Be Consistent and Thorough
DirecTV's Johnson says users want consistency. That's not always easy to achieve, but automation of some processes can help.
Headquartered in El Segundo, CA, DirecTV provides satellite television to about 11 million homes and to many businesses across the country. To support its customer base DirecTV has 10 call center locations employing about 7,000 agents, who answer about 6 million calls a month; all but one of those centers is outsourced.
For users contacting DirecTV for service that means putting out a consistent message and having the same response to a question across the entire organization. To do that DirecTV created a knowledge base that employees can access via an intranet. The company is using Interwoven Inc.'s Teamsite product to manage the data. Teamsite also allows DirecTV to link from its Siebel Systems Inc. CRM application directly to specific pages in the knowledge base. "That is a huge challenge when you've got a complex product," says Johnson, who adds that it becomes even more of a challenge when customers have multiple interactions with the company.
Agents and representatives asking the same basic questions over and over tends to frustrate already frustrated customers. "People want personalization. They do not want to repeat the whole story [to] each person they speak with," Johnson says. He says DirecTV is now using software from Siebel to capture customer history to ensure customers are not required to repeat basic information.
In addition Johnson says that by having the basics about a customer, DirecTV can be more proactive and helpful to customers. "We probably don't need to suggest certain promotions to all 11 million of our customers. It is certainly better to deal with only those that might be interested," he says. "That means that customers are getting more tailored, more informed offerings and services."
That's great for the company and its customers, but it's not quite enough. According to Johnson, customers want to know they are dealing with a representative who can speak with authority and get things done. It also means that agents have all the necessary information to make decisions about what they can do proactively--like offering discounts and reduced-price services--to save a good customer who might be close to canceling the service.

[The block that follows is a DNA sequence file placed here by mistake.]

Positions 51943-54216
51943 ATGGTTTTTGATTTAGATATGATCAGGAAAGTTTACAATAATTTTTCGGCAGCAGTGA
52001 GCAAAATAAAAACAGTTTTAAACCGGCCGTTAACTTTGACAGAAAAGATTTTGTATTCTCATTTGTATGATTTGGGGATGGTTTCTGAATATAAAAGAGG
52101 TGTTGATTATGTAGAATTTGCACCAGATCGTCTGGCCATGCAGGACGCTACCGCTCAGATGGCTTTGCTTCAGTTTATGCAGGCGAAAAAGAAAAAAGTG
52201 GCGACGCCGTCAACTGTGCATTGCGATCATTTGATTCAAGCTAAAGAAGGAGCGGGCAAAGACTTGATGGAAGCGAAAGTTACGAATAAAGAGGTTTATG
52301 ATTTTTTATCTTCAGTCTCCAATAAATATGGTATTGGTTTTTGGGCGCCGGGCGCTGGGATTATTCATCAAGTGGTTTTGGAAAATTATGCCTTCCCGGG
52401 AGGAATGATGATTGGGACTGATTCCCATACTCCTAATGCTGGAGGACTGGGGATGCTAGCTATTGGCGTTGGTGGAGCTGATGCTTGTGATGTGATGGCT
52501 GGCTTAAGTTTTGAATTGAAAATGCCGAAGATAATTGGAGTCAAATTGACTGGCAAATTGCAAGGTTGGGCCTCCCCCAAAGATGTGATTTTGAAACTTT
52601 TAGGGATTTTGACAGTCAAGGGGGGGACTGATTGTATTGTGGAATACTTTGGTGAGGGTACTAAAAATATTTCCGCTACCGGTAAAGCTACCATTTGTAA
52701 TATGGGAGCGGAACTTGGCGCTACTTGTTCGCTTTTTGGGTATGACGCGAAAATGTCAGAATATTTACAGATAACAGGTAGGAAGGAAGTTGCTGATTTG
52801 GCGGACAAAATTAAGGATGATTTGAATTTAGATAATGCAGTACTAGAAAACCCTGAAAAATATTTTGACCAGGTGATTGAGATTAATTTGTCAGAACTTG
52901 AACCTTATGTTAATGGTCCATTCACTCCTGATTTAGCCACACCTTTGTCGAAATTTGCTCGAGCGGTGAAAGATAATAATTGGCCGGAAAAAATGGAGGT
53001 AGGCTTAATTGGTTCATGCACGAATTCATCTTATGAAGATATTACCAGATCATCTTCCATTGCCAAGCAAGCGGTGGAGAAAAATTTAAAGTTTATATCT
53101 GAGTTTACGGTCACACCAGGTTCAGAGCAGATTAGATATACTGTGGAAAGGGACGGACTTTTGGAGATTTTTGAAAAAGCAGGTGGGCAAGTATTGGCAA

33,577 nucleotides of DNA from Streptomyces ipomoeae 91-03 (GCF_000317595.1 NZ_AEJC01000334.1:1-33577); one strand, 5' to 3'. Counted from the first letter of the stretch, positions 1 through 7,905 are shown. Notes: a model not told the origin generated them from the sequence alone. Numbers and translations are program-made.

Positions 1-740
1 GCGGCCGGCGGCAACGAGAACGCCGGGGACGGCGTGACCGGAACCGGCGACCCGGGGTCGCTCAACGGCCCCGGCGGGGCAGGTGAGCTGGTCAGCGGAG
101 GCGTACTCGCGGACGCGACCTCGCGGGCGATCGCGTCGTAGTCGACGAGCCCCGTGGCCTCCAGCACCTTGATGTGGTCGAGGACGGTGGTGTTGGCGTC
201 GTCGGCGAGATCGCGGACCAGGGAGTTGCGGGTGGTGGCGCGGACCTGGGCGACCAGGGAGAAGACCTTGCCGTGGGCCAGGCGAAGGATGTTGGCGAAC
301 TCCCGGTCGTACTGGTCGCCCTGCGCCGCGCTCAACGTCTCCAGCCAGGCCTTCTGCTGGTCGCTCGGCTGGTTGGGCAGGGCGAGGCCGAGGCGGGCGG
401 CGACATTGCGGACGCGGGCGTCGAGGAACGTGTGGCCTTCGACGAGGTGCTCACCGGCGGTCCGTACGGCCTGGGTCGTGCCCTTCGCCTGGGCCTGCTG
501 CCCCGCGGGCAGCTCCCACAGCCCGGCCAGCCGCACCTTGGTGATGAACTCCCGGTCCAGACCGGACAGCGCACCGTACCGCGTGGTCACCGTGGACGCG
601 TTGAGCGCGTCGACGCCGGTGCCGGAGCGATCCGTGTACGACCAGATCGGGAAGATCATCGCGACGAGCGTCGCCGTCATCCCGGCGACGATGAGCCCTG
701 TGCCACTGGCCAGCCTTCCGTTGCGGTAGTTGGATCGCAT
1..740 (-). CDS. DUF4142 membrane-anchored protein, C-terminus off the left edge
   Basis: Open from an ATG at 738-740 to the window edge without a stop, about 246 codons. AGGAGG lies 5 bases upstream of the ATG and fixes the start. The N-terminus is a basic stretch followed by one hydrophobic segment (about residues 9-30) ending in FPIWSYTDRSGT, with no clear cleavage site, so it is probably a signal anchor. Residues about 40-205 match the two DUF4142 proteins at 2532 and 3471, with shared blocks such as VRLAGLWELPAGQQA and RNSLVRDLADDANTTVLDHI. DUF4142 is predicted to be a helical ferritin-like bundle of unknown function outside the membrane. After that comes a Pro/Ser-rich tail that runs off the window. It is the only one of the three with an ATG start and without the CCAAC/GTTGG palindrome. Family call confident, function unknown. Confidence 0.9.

Rogers uses 3M Corp. as a B2B example of a company that has taken great steps to improve customer satisfaction and seems to really know what its customers want.
"If you were a 3M customer three years ago, you would be buying the sticky tape that holds your diapers closed from one division and the tape designed to seal the boxes from another division of 3M. It was like dealing with two separate companies," Rogers says. "Then 3M got smart and figured out that by calculating the number of sticky diaper tapes you buy, it could figure out how many boxes there were and how much tape you would need for those boxes and offer it to you in the same deal." According to Rogers, that makes customers a lot more likely to buy everything from 3M, which would result in increased customer loyalty and possibly increased profits.
Matching Multiple Channels
Andrew Chen, vice president of product development at GSI Commerce Inc., which develops and operates online retailing and direct response marketing businesses for other organizations, finds that customers want an extension of their brick-and-mortar experience. "Customers want to see the same assortment and type of goods; to use the same credit cards; to have the same sales," Chen says.
He says that CRM software is helping GSI to both see ROI and better serve customers. The company is using E.piphany as its real-time engine and is using E.piphany's CRM software to extend its online marketing. Using CRM, for example, allows GSI to match online prices with prices quoted in a weekly circular. CRM is also aiding the company in managing purchase history, which lets GSI segment customers and make special offers only to the appropriate customers. GSI also noticed that one of its sites had a burdensome process for organizations to purchase team uniforms online; it created a wizard to streamline that process.